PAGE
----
Small Steps Toward Change: Innovating in the Public Sector

The public sector is one of the toughest places to drive big change. But even small, simple steps can make progress at an organizational level.

by Troy Henry

Earlier this week, while at COVITS, I sat in a great case study presented by the City of Hampton and Fairfax County regarding Customer Engagement. Although at SingleStone we bring a customer experience focus to each and every project we do, and we have worked with numerous state and local agencies, it was the first time I really pondered the differences in customer expectations between the public and private sector.

High rise building

Now don’t get me wrong, as a citizen (and thus, taxpayer) of the Commonwealth of Virginia, I want and expect government to spend my money wisely and effectively, but even with that said, it feels different. We, as a public, seem to have different standards. Here are some examples:

  • We want our government agencies and organizations to offer top-level products and services, yet this often takes investment in innovation, which could also yield waste.  We generally do not accept that.
  • Due to the Freedom of Information (FOIA) Act, we can submit FOIA requests to any governmental body, to provide complete and comprehensive documentation on a given situation. When dealing with a private-sector company (bank, utility, retail, etc.), maybe even as a shareholder, would this type of request even cross your mind? I realize they are not bound by the same guidelines/laws, but still…
  • We expect speedy and error-free transaction handling of our government service providers, yet when we know they are operating on tight budgets and may require higher operating costs to function at that level, we freak-out and vehemently oppose tax hikes to fund these endeavors.
  • In the heat of an emergency situation, we expect dissemination of information to be real-time, yet 100% accurate. Have you ever stopped to think about how much misinformation comes out of the private sector/media? Also worth noting is that during these troubling times, the public-sector employees are the ones working to keep us safe, while the majority of the private sector is watching it all unfold in the comfort of their own homes.
  • When embarking on a big project, government agencies often have public hearings and/or accessible forums to solicit citizen input and opinions. Now this is a little bit of a crazy analogy, but let’s assume you own shares of a Technology Company (almost like a tax-payer for a public agency, right?). Would you expect them to solicit your feedback and have a meeting on the design of their next gadget? No, because you trust their expertise and subject matter knowledge.

Please don’t think for one second that I want government to get a “free-pass,” because I don’t. But as I mentioned above, we have completely different expectations of government than we do of the private sector. I also understand that, unlike the private sector, the government has a bit of a “captive consumer,” and competition generally does not exist.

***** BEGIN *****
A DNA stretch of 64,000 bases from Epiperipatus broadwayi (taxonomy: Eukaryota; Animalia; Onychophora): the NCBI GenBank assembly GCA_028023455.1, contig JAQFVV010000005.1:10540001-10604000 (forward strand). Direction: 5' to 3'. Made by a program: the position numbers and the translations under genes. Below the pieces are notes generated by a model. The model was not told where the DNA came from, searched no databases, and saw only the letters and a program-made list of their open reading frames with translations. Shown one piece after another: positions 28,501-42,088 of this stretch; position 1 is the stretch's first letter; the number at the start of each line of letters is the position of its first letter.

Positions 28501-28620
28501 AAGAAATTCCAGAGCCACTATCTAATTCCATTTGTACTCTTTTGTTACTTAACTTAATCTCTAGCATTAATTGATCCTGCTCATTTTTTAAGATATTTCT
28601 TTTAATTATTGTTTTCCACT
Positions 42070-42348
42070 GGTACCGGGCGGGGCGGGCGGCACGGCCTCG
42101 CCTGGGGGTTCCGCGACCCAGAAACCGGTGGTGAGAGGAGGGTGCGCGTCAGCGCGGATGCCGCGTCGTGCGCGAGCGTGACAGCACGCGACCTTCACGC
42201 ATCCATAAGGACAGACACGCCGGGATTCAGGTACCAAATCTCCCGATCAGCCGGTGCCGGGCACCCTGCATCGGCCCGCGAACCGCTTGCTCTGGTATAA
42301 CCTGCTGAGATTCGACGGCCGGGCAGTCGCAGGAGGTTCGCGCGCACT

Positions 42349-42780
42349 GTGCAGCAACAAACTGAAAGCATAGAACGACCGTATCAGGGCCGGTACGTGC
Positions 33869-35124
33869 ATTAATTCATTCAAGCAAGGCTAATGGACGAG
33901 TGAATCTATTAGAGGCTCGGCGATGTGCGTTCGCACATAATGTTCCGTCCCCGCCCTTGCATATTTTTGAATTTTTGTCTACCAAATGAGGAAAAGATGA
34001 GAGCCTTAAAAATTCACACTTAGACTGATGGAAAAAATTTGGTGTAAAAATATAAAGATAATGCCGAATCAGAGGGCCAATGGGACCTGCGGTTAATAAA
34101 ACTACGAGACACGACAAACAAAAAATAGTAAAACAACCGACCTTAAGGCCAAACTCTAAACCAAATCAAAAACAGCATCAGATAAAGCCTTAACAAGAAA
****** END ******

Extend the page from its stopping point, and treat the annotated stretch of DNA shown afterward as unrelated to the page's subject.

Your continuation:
So why do we act this way?  The only justification is, well, because we can. Those same government agencies that we are so quick to crucify in social media, have also afforded us with the opportunity to do just that. And when we burden them with complaints, FOIA requests, social media posts, etc., we also seem to forget that it takes money to pay for people to respond.


At the end of the day, like everyone in the private sector, government employees wake-up, shower for work (hopefully), kiss their loved ones good bye for the day, and head into the office trying to make a difference and do their job well.  And so, before we demand behavior or services different or better than the private sector, remember that government employees are people – just like you and me!

And as for public-sector employees, what can you do about this?

This week at COVITS, there was a lot of talk about the combination of courage and innovation. Rarely do you have one without the other. This is a perspective we all need to bring into the work we do each day—government included. Think of the issues that plague you and your teams, and become part of the solution, rather than propagating the problem. Have courage to challenge yourself, your teams and your leadership with new ideas. This could be a multitude of things, but for example, how about simple ways to make your interactions with customers easier? Or maybe you’d love to help accelerate the speed of implementing software solutions, i.e. Agile in Government?

While these ideas could span a vast array of departments and functions, those are just two options for you to think about. They may seem daunting and too big to start, but one small step at a time is incredibly valuable. Take five minutes a day to act on this idea, and after a short time, look back, and you will be so much further from the onset of the idea. Your idea will start to become a reality, which is motivating, and will inherently create organic momentum, even on an organizational level. This little seed then becomes a freight train, and the only outcome will be positive change. We’ve seen it happen in our work with clients, and so can you.

Would you like to talk about ways to better engage with your customers or incorporate new technology to improve efficiency? I’d love to talk with you about your challenges. Drop me a line. 

Troy Henry
Troy Henry
Managing Consultant
Contact Troy